It’s nice for anglers to know that we have access to literally millions of miles of trout streams and countless acres of trout lakes and ponds on public lands in the United States.
But just how do we pinpoint those fishing spots?
Fortunately, we have many options to help us, including those old-fashioned paper maps, online tools and slick apps.
A whopping 85 percent of Americans walk around carrying a computer, or what most of us know as a smartphone. Those tools offer access to an array of navigation features that can put us on trout water, from basic maps to GIS databases to fishing-specific apps.
App stores offer dozens of options but arguably the most popular trout-specific app is TroutRoutes. The map-based app highlights known streams and color codes them in four classes based on quality.
The bottom ranking is Class 3 for those with marginal public access and quality. Gold is essentially the app’s term for “Blue Ribbon” streams — those considered among the best trout streams in the country. State fisheries information helps determine that top ranking, but developers also note that designation from groups such as Trout Unlimited also is considered.
Click on a stream and you’ll see applicable regulations, and you can add personal notes and photos. The map accurately shows property borders so you’ll know when you’re on public lands. The maps can be saved so they work offline.
A basic version of TroutRoutes is free, but you’ll need the pro version ($58.99 annually) to really unlock the app’s potential.
OnX is another app developer, maybe best known among the outdoors enthusiast crowd for its onX Hunt app. Even though the app is aimed at hunters, no pun intended, it’s a handy tool for anglers, too. I use it as often for fishing as I do for hunting.
The Premium version ($44.99 annually) offers users detailed maps (including unlimited offline maps) for two states. The Elite version is $99.99 annually, and offers maps for all states and Canada, and adds a few other features such as access to “pro deals.”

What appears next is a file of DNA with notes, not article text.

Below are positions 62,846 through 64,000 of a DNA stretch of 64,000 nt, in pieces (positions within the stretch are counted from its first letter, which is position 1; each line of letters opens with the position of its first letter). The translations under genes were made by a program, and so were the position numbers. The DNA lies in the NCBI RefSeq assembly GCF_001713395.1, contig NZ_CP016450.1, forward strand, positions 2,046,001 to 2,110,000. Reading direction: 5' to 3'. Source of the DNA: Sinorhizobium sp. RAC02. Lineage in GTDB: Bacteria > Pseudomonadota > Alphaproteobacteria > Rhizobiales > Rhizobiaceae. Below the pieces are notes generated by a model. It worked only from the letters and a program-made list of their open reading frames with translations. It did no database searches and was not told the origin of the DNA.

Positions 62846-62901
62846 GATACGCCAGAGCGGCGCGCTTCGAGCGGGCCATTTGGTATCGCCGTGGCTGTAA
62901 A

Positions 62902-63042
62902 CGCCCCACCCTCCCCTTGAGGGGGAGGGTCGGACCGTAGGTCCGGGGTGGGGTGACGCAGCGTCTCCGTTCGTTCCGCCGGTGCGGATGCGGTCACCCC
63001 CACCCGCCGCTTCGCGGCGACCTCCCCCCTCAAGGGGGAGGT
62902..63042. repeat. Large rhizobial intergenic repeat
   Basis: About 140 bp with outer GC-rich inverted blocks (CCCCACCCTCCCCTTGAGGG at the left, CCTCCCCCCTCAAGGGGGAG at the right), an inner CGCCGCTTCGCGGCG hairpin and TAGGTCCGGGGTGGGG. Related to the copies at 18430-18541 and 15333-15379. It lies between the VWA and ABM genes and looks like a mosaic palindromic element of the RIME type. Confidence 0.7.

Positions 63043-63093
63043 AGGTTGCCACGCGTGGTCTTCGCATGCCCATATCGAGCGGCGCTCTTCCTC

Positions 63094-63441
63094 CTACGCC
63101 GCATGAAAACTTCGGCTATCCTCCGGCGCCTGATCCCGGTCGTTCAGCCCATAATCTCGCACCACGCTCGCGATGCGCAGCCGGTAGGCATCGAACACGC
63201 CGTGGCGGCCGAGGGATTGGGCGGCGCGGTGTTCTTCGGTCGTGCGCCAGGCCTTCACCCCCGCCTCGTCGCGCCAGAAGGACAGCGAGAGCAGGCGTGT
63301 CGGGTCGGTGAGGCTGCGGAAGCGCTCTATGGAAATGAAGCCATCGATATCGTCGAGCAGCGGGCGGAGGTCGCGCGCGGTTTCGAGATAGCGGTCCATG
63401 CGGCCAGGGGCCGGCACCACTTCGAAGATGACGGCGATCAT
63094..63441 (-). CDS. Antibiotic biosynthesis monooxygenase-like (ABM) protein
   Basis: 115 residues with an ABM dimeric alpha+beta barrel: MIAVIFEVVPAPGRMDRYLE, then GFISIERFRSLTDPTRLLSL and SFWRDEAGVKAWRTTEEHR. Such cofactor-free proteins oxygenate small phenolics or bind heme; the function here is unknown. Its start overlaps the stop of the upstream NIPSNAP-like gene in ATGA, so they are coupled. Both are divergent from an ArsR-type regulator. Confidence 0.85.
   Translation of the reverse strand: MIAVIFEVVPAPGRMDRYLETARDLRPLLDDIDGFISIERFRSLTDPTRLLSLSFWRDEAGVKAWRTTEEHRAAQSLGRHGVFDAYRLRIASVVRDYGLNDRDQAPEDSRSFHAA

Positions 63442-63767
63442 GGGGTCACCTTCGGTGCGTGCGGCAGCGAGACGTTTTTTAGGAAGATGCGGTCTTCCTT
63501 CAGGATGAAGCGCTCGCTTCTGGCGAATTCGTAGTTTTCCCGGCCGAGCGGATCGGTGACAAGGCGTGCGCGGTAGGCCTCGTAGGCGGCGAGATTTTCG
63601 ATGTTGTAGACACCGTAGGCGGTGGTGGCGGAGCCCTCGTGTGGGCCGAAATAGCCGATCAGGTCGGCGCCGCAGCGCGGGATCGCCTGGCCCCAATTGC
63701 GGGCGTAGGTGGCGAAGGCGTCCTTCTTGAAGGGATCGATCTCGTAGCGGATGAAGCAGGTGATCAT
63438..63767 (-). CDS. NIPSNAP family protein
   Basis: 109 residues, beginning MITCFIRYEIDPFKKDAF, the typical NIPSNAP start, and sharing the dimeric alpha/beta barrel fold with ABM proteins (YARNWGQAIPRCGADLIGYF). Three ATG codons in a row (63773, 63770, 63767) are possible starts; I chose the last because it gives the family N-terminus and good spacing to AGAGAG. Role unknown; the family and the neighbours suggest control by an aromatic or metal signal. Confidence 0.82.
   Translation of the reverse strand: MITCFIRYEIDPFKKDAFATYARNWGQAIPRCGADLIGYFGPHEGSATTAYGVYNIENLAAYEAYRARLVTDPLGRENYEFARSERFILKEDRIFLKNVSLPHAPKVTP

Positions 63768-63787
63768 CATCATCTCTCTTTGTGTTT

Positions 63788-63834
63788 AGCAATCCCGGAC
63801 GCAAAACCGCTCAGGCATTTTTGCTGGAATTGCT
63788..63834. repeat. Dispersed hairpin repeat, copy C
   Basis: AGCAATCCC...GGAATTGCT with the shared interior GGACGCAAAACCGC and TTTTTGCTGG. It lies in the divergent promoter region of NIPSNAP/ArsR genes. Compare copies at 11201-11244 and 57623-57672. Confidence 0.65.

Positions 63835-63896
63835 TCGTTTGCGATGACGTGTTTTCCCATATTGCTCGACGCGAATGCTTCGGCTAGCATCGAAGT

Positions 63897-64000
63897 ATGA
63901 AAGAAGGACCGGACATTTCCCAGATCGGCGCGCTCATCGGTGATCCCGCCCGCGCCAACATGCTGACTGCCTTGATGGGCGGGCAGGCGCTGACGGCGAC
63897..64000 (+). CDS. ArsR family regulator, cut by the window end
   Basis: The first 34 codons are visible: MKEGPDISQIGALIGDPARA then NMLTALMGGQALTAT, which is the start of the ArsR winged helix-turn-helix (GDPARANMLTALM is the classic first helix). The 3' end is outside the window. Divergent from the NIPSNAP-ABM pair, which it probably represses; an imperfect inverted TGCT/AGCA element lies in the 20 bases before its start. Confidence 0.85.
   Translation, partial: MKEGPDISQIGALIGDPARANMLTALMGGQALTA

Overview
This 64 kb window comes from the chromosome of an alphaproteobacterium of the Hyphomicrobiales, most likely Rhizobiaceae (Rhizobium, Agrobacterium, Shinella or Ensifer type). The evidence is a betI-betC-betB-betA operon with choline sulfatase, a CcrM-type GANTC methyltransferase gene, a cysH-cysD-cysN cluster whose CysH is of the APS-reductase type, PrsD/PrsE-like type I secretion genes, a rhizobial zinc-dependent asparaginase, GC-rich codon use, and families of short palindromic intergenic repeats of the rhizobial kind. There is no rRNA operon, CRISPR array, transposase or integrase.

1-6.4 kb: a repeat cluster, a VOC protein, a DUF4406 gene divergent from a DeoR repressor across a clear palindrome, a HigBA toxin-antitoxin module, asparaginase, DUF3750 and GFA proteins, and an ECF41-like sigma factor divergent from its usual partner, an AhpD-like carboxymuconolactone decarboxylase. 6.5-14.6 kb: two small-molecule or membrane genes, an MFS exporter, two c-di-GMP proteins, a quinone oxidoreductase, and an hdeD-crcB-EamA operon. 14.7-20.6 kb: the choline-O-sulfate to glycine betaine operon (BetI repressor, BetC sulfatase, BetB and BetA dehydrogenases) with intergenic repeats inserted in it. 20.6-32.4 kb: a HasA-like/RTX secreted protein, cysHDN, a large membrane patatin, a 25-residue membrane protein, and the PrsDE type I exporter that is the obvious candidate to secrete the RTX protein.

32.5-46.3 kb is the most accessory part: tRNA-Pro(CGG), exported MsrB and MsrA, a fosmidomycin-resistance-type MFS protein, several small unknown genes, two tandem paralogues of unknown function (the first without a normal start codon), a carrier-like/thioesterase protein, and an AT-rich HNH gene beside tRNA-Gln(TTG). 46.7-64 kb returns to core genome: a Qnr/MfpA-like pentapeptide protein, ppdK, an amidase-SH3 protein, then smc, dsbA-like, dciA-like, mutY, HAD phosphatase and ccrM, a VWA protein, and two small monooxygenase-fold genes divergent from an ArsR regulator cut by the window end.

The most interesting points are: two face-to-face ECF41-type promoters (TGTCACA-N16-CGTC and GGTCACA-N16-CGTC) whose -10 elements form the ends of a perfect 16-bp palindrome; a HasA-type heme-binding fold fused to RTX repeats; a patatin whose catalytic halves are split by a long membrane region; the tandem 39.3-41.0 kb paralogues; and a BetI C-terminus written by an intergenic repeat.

The base map is detailed, not only showing property lines, but pulling in municipal data to show land ownership information. So, not only can you see the exact boundaries of public tracts such as Forest Service or state lands, but you can also see the names of adjoining landowners. In fact, some TU project managers use the app for outreach when they are working on streams or doing assessment surveys.
Obviously, onX Hunt is not going to pull in fishing information. But for blueline chasers and those who like exploration, it’s a great option. One other thing to note is that onX is developing a fishing version that could be out within a year or so.
A growing number of states have launched interactive fishing maps and online resources, including trout-specific maps.
My home state of Virginia, for example, has an excellent ArcGIS-based map that shows all the state’s designated trout waters. Depending on layers applied you’ll see basic property borders but it’s not as detailed as apps like TroutRoutes nor onX Hunt.
Other states include fishing information in more general databases. I recently did a little experimenting with an outdoor resources map hosted by New York’s Department of Environmental Conservation and it’s a good starting point for finding designated trout fishing spots.
Locating those databases is as easy as doing a little digging using your favorite internet search engine.
Back to basics
Those of us of a certain age grew up in the age of paper maps. And, you know what? They still work! In fact, paper maps are making something of a comeback.
While many (most?) online apps and databases can be used offline when cell coverage is not available, that can be tricky. We’ve all pulled up online maps in the middle of nowhere only to see a blue dot (our location) floating on a blank screen because the base map isn’t loading. When that happens it’s nice to have a paper backup.
For years, the go-to maps for many anglers were the detailed Atlas and Gazetteer books from DeLorme. I still carry my well-worn copy of the Virginia Atlas and Gazetteer in my truck and end up reaching for it at least a few times a year. They include lists of public recreation points, including parks and boat ramps.
Property border information is only fair. Large tracts of Forest Service land are color-coded, for example, but exact borders are not shown so you’ll still need to be careful and look for those bright red blazes that indicate Forest Service land boundaries.
National Geographic offers some really good smaller maps of recreation areas. Its series of maps of sections of the Appalachian Trail can be great trout maps because, as we know, the AT spends a lot of its time winding through trout country. They are basically larger scale versions of what you’ll find in an Atlas and Gazetteer.
For serious paper map geeks, there are still the old USGS topo maps. I have a stack of maps I purchased 25 years ago at my local Forest Service headquarters. These days you can order through the USGS or companies such as MyTopo.
No matter what you chose to help you search for your next trout-fishing hotspot, there’s no excuse these days for not finding the spot. As for catching fish when you get there, that’s up to you.